Joe Hendren

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Wednesday, January 07, 2009

Israeli tennis player enthusastic supporter of the military

As Israel's war on Gaza kills hundreds and injures thousands of Palestinian civilians, an Israeli tennis player is playing in the ASB Tennis Classic in Auckland this week. GPJA have written to the player and asked her to consider pulling out of the tournament.

To make matters worse, Shahar Peer, a top seed in the tournament, is enthusiastic about her involvement in the Israeli military.

While military service in Israel is mandatory, Peer would not have it any other way. "There was no question", she said. "All my friends were going and I wanted to be part of it. " "When I am home, I have to go. I want to do my part,"

From Shahar Peer's website
"Israeli citizens have mandatory army service at the age of 18. Shahar and her family strongly believe in the importance of contributing and giving back to the country. Shahar realized the importance of carrying out this service and felt it was her duty as an Israeli citizen. In Israel, there is a special program for outstanding athletes where the army helps the athlete continue their career while still assigning them a job in the army. As a member of this program, Shahar, like every other Israeli woman, had a required two-year period in the army. She did basic training for three weeks, then got an office job in a small unit. Starting in October 2005, every time she was home in Israel, Shahar attended her job in the army. She completed her army service in October 2007."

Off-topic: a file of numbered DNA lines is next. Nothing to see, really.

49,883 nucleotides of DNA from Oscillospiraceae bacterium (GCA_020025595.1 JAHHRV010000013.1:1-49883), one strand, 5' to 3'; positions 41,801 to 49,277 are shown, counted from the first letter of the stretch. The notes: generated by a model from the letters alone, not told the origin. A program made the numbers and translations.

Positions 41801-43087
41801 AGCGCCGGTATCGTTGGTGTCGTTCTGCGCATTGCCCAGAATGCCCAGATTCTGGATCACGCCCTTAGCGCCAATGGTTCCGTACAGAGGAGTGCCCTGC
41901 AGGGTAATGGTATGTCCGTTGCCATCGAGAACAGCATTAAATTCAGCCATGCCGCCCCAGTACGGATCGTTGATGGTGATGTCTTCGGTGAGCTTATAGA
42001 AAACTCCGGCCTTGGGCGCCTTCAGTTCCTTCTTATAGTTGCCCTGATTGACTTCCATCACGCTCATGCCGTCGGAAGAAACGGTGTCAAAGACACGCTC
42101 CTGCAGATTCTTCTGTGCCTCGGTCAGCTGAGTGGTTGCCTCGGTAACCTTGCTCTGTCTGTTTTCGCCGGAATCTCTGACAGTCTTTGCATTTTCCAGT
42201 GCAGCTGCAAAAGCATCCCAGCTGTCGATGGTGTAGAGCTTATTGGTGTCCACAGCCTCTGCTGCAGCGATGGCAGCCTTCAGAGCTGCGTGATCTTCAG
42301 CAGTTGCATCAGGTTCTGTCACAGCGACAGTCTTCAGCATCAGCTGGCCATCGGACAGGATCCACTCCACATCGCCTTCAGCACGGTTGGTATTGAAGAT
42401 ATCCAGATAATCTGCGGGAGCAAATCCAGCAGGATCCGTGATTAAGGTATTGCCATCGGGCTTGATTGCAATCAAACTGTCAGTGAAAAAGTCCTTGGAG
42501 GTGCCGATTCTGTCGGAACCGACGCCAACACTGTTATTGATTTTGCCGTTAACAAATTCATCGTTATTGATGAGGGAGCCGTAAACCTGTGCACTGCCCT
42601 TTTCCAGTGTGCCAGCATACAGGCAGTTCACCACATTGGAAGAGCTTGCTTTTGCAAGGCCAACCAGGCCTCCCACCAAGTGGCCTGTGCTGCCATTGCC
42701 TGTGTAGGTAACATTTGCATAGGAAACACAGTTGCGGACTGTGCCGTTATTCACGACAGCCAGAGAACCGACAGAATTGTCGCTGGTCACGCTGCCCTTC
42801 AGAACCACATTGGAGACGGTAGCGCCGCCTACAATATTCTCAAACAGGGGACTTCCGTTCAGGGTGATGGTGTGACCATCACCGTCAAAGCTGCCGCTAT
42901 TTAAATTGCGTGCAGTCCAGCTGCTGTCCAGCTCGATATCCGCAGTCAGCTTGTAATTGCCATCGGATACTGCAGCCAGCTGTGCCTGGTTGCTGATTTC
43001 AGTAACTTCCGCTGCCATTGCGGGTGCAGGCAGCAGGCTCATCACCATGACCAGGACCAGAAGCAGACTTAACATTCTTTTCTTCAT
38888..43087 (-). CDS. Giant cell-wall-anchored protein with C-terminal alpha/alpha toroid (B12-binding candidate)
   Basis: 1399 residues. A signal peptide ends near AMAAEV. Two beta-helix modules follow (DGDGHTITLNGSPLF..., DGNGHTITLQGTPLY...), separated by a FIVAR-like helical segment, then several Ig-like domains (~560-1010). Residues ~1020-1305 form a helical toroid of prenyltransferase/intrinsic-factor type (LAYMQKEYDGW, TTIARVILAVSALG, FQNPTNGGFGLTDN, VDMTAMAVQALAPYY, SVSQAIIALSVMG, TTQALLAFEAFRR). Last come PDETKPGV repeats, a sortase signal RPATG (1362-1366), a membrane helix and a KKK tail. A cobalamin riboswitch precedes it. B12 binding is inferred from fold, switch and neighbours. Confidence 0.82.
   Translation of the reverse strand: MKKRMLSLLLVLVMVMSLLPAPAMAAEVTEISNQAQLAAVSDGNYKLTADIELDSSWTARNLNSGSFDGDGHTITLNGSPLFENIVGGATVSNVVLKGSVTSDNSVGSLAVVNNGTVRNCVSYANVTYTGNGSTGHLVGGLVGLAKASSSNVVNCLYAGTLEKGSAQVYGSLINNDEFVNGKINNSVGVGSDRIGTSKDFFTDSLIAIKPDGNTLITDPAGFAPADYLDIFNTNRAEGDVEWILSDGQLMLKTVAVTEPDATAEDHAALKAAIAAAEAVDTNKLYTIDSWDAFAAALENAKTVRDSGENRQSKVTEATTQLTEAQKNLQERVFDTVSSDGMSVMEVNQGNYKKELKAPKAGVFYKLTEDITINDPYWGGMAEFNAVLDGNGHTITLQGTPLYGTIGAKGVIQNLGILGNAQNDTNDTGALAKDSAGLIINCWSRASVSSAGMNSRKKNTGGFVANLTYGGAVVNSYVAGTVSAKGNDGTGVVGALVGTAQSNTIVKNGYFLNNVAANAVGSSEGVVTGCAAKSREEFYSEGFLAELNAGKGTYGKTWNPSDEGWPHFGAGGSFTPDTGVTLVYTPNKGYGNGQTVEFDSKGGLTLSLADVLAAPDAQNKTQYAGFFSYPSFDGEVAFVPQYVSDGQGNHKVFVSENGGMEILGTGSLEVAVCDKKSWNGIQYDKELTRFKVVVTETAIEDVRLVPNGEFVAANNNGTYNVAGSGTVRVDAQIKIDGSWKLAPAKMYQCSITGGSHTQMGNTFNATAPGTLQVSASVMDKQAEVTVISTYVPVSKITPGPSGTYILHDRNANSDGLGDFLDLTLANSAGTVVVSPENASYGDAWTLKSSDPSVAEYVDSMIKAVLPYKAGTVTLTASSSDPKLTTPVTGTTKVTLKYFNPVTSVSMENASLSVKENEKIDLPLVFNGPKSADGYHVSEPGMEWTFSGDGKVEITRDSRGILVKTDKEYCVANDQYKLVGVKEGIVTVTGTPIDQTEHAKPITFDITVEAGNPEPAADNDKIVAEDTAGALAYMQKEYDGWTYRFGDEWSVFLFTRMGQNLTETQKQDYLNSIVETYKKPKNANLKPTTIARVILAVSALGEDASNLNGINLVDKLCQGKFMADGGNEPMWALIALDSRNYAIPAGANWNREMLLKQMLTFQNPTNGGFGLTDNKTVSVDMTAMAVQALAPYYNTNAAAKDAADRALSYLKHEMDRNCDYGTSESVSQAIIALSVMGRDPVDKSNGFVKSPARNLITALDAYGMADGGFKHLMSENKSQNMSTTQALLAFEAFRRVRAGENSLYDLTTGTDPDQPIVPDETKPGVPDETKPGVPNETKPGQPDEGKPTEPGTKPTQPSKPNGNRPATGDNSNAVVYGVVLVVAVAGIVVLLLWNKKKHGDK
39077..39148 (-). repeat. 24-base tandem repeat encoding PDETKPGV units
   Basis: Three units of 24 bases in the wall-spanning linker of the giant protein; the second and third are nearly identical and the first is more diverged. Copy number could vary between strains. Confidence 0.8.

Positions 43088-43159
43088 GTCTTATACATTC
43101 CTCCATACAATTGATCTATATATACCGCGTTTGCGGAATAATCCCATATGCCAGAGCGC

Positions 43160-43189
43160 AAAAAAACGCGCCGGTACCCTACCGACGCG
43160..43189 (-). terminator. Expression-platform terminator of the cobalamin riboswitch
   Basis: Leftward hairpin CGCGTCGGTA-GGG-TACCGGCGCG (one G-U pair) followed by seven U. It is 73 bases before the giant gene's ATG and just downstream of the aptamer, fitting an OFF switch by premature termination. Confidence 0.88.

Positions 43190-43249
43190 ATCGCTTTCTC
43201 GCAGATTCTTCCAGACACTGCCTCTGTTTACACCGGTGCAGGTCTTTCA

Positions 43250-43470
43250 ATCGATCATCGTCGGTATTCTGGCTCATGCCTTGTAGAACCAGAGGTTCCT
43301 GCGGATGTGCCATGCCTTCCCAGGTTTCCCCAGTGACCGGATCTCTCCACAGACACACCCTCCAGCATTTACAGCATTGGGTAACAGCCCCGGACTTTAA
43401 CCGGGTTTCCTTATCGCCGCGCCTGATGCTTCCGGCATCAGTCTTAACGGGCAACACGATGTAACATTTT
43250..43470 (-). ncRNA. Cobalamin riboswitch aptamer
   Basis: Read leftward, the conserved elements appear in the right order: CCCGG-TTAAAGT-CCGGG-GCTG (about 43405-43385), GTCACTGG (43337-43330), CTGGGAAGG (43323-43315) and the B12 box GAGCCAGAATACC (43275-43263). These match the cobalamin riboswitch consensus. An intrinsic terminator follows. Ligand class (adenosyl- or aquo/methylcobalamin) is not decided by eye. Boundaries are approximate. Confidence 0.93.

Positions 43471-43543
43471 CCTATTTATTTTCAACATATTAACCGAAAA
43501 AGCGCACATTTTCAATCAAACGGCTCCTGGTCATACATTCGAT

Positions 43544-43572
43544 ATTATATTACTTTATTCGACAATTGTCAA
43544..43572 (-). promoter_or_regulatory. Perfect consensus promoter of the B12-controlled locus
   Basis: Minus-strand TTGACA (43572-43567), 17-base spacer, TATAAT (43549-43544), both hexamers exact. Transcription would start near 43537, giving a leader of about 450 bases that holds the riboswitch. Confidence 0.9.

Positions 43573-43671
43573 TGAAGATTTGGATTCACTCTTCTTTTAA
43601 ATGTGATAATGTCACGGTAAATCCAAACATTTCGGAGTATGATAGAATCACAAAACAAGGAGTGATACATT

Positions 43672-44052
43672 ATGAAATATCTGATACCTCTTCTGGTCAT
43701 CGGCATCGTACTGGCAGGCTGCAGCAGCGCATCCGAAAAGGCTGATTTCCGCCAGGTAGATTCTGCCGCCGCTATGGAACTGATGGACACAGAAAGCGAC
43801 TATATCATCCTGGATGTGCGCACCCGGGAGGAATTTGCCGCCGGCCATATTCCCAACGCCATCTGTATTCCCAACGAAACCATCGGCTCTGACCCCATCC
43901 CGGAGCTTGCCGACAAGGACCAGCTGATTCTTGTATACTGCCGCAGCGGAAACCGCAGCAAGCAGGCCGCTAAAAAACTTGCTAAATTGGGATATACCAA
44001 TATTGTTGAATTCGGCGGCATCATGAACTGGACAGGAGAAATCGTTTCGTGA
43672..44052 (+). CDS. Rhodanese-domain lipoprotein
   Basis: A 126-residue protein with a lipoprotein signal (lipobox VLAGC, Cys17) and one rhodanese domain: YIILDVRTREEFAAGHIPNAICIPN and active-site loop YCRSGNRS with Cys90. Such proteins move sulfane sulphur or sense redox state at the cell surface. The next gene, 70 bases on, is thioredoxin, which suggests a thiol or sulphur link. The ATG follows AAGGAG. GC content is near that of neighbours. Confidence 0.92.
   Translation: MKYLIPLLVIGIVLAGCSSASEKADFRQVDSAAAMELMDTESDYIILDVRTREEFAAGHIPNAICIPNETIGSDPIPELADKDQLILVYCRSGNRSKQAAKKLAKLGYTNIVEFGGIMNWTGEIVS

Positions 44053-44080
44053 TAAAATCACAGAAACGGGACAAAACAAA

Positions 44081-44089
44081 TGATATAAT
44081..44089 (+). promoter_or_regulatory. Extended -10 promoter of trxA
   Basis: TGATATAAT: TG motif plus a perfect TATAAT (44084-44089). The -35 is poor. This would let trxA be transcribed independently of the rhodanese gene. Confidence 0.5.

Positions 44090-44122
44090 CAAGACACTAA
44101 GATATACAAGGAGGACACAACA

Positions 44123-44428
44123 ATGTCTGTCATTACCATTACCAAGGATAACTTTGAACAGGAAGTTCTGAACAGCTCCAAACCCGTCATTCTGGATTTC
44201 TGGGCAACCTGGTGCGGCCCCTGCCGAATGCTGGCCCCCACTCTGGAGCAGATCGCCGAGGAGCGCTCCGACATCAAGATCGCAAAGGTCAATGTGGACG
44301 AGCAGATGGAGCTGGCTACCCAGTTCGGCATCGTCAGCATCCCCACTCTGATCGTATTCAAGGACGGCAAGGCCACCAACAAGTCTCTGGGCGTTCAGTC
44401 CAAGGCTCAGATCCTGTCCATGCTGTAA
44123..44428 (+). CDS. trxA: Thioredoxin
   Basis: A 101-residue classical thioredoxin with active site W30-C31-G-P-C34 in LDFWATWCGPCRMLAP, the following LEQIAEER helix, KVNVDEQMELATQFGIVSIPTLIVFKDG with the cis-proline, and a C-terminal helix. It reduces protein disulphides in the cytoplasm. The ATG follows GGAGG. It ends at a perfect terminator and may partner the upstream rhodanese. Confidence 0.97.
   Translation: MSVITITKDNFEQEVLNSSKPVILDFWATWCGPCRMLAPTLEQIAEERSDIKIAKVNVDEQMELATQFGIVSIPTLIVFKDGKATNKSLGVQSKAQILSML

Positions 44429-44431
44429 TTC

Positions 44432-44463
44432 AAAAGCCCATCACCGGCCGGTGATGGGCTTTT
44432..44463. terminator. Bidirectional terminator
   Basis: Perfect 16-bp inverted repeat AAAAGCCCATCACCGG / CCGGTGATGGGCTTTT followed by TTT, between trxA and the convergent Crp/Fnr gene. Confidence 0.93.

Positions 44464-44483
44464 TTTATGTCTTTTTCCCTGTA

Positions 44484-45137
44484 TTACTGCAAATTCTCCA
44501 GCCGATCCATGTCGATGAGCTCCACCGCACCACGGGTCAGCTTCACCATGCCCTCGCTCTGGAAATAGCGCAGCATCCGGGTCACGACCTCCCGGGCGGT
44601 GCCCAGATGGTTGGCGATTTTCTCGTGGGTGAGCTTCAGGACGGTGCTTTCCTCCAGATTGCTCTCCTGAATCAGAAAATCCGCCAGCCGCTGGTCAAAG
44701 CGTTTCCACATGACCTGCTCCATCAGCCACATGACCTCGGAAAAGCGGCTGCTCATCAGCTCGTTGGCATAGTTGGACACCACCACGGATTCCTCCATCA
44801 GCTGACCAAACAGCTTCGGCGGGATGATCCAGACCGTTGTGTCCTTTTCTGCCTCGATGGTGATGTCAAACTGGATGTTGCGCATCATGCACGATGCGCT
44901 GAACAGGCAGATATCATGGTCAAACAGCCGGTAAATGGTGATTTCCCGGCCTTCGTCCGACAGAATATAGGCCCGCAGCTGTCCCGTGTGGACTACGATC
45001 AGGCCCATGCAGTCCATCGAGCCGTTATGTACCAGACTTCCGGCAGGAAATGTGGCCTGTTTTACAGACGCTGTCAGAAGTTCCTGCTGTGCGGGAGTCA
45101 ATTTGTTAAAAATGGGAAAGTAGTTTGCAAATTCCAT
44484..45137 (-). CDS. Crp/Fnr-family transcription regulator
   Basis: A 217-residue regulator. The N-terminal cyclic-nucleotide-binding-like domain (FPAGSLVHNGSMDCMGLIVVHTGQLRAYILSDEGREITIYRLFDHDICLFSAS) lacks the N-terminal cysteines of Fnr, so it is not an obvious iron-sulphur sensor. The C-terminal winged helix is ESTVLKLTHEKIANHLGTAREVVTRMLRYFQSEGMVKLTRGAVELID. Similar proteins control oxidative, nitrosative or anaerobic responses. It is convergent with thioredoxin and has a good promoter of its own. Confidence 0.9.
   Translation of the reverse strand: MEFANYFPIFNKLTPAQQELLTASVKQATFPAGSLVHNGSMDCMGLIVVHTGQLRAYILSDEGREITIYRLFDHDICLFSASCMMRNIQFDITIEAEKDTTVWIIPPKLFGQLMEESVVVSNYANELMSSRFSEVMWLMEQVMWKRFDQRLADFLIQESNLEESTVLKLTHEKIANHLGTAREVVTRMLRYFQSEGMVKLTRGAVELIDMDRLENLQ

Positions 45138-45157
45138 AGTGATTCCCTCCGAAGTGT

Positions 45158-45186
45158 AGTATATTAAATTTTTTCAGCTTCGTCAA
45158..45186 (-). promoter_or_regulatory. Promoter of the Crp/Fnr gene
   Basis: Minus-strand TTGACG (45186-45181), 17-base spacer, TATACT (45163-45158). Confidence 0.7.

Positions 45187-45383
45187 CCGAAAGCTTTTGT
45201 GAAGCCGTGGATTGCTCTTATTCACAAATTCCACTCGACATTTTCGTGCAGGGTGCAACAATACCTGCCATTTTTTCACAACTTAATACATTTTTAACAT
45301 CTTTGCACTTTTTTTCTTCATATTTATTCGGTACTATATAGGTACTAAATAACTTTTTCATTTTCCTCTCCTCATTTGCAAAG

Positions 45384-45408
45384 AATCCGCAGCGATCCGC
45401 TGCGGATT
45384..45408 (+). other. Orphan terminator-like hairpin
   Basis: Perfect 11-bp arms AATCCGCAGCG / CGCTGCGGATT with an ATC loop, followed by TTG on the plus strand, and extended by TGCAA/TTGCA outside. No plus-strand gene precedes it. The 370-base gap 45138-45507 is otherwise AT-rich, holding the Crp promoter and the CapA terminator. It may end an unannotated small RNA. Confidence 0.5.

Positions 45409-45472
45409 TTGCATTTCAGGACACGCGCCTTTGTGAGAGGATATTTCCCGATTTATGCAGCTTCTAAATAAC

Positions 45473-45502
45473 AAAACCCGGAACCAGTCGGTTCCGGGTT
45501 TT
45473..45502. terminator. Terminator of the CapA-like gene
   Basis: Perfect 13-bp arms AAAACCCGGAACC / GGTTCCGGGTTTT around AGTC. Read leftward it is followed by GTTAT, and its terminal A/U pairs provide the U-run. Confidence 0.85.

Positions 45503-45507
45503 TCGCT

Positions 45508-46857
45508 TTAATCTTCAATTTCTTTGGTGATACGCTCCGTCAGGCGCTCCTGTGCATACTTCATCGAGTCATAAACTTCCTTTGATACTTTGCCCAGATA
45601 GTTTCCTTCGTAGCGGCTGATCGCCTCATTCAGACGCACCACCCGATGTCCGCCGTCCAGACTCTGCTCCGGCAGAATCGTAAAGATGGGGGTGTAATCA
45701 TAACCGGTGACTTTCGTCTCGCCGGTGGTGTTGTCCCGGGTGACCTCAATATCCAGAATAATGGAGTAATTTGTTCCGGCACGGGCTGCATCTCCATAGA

As part of a special programme for athletes Peer no doubt became part of the public relations machine of the Israeli Defence Forces (IDF), directly or indirectly encouraging other young Israelis to take part. Some of those soliders are now likely to be involved in the Gaza invasion.

Peer completed her two year service in October 2007, and especially enjoyed her elementary combat training where she excelled in rifle marksmanship. "That was one of the best things in the basic training...I really liked it. It was special and I learned a lot". In the context of the Israeli army it is unlikely she was being trained to shoot rabbits.

Peer worked as an military administration secretary on a part time basis, spending 3 months a year in Israel. One wonders what details went past her desk. In essence she was a paper shuffler for an illegal occupation.

As is demonstrated by the growing number of athletes and entertainers in Israel who find ways to avoid military service, it is likely Peer could have been excused from this if she had asked. Braver still are the Israeli citizens who refuse to serve in the Israeli Defence Forces on the more principled grounds - the 'Refuseniks' oppose the polices of the Government as implemented by the IDF.

Peer will face a protest calling on her to withdraw as part of the launch of a sports boycott on Israel. GPJA have not received any response to their letter to Peer and will gather outside the ASB Tennis Classic at 9am. Please bring an old shoe.

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